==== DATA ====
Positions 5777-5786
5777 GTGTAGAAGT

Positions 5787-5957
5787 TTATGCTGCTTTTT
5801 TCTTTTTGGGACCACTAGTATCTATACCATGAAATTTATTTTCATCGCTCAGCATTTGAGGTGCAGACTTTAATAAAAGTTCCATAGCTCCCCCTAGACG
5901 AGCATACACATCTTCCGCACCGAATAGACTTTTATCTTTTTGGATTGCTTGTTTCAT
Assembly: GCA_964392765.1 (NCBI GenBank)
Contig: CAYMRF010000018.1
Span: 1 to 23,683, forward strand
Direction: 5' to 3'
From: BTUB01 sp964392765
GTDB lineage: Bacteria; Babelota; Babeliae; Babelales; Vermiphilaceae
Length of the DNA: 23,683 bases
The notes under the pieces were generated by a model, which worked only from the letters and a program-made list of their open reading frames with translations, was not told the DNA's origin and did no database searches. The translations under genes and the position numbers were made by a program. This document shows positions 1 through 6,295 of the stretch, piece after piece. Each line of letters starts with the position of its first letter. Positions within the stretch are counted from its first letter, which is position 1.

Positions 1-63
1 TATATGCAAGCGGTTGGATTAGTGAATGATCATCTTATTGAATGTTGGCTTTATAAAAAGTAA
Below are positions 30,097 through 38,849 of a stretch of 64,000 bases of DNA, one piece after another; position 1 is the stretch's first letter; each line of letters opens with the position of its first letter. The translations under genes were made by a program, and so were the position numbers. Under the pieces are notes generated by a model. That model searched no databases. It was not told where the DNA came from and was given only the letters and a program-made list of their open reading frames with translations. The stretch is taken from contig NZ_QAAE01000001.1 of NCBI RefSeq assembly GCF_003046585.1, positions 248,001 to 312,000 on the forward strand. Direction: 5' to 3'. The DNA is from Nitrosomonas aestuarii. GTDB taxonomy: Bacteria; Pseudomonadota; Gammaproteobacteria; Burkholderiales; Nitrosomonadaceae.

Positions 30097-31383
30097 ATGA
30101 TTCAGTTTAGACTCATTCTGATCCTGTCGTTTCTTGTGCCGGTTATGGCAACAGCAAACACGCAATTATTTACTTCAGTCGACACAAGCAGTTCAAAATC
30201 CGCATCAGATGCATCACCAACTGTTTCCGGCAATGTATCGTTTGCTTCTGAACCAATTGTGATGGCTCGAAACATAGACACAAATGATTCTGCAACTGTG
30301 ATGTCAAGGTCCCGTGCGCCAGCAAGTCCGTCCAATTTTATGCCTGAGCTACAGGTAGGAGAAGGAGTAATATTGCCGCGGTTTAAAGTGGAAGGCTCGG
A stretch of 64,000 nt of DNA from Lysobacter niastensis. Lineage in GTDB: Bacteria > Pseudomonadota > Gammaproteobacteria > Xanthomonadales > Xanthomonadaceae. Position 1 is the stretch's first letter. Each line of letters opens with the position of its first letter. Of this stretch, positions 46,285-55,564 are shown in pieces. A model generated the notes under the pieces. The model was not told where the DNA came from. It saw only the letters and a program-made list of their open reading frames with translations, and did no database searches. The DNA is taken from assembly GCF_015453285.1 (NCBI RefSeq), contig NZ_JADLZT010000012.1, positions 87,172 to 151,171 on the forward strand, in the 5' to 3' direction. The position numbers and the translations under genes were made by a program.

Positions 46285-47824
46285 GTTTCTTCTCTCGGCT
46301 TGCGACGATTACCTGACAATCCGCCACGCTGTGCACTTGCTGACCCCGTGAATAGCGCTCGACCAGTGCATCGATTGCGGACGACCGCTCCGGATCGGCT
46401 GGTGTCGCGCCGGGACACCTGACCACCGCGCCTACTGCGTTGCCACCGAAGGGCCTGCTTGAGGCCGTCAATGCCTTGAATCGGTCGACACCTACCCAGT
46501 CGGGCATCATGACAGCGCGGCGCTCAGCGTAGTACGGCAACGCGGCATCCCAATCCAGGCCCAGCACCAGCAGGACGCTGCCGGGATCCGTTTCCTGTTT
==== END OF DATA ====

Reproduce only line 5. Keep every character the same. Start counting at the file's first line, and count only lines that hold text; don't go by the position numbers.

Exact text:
5801 TCTTTTTGGGACCACTAGTATCTATACCATGAAATTTATTTTCATCGCTCAGCATTTGAGGTGCAGACTTTAATAAAAGTTCCATAGCTCCCCCTAGACG